After the weekend at Educon, Richardson created a Google Form with all of the questions and asked others to join the conversation. He called on the members of his incredibly large PLN to whittle the 30 or so questions down to the ten essential questions by crowdsourcing. This is when I got involved. I voted on the ten that were most pressing as did many others. The results, which Richardson extracted after only a few days and numerous tweets, speak for themselves. His blog post on the process (and what the future will bring) is worth reading.

As I think about the small group in our Literacies and Technologies class and the big questions we are wrestling with, I think it’s essential that we do a couple of things. First, in order to bring more voices into the discussion, I think it’s important that we begin to expand our network to include a variety of opinions. I appreciate Will’s approach – especially since he is considered an expert by many in the ed tech world – because it gives a tangible example of networked learning. Second, I think it’s important that we remember that our discussions (while heavily rooted in theory) have real, practical implications. Karen LaBonte suggested this video, and I think it’ll provide an interesting foundation for the issues that we’ll grapple with this week/month/semester. I think it will help remind all of us that our theoretical discussions have realistic implications – the students in this video are asking for something more. They’re asking for us to consider what the world will look like in 5, 10, 20, 30 years. They’re hoping we take risks to provide them with something different. I’m hoping for the same thing.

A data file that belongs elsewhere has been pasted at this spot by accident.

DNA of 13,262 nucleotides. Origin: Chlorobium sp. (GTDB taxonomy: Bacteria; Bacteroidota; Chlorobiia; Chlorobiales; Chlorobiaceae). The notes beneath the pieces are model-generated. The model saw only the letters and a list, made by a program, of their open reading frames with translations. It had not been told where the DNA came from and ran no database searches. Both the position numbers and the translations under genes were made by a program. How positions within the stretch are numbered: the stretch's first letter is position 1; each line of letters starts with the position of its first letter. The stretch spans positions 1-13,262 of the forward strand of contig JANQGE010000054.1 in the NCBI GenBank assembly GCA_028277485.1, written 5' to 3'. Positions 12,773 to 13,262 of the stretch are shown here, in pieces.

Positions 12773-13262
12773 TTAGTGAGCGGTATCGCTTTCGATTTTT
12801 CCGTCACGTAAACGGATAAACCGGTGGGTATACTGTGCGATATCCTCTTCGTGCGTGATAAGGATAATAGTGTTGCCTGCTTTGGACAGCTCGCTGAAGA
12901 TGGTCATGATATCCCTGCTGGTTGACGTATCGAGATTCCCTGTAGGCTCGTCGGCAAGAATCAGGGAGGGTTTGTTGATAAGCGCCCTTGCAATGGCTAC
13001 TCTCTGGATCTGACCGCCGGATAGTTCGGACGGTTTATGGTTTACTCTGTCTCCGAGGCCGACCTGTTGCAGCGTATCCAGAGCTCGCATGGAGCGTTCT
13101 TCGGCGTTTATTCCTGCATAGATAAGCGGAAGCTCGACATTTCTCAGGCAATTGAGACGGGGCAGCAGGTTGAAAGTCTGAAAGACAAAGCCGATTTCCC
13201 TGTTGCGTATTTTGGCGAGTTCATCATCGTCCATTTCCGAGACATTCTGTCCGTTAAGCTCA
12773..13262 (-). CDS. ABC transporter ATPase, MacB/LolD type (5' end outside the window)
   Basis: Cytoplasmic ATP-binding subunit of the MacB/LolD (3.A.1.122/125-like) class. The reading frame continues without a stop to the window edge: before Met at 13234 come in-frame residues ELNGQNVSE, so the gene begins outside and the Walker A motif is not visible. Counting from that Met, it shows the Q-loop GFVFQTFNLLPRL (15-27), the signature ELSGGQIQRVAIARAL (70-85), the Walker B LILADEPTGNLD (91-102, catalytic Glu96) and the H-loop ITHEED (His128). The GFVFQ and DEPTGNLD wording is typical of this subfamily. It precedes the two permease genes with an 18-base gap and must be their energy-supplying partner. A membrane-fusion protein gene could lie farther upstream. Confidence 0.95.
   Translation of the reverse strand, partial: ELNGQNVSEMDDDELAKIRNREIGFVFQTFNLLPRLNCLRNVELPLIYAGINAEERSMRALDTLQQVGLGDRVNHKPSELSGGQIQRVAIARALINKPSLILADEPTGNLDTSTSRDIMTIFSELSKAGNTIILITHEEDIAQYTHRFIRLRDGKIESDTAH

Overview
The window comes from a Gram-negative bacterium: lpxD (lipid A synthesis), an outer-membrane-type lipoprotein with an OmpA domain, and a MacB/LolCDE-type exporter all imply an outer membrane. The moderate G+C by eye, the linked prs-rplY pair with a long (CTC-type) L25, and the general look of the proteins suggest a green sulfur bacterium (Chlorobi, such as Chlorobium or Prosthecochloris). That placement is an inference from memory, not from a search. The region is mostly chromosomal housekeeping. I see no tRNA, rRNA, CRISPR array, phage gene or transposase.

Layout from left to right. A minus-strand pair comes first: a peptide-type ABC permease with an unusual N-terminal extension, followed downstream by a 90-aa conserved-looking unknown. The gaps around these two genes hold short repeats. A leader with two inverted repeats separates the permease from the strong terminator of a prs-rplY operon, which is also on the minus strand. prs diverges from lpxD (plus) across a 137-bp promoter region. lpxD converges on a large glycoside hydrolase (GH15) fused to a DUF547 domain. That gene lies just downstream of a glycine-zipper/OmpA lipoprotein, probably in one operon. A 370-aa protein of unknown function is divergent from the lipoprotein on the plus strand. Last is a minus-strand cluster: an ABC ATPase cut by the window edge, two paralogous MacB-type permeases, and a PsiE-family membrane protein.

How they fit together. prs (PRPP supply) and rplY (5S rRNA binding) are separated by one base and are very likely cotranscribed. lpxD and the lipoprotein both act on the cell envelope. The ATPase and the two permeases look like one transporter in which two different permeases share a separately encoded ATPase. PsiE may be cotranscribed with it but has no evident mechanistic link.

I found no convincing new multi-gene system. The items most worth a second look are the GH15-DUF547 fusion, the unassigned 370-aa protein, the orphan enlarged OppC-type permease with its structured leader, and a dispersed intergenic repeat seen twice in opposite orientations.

3 thoughts on “Education Really Needs an Upgrade

  1. I just watched the No Future Left Behind video and I thought it was too dramatic and a little eerie. Just because a classroom is not infused with technology does not mean that students are not learning, creating, and enjoying themselves. Technology is not a panacea that is going to enlighten every classroom and make the quality of the lessons so much better. Some teachers are not saavy when it comes to technology and some kids do not even like using it. I think it absolutely needs to be present in classrooms, but the huge emphasis being placed on classroom technology as being the do all or die seems a bit silly. Many classrooms and schools cannot afford technology and these students might not be getting as high of quality in this regard, but still are receiving a high quality education. I am all for technology in my classroom, but to a degree, and I do not want it to be the main characteristic of my teaching.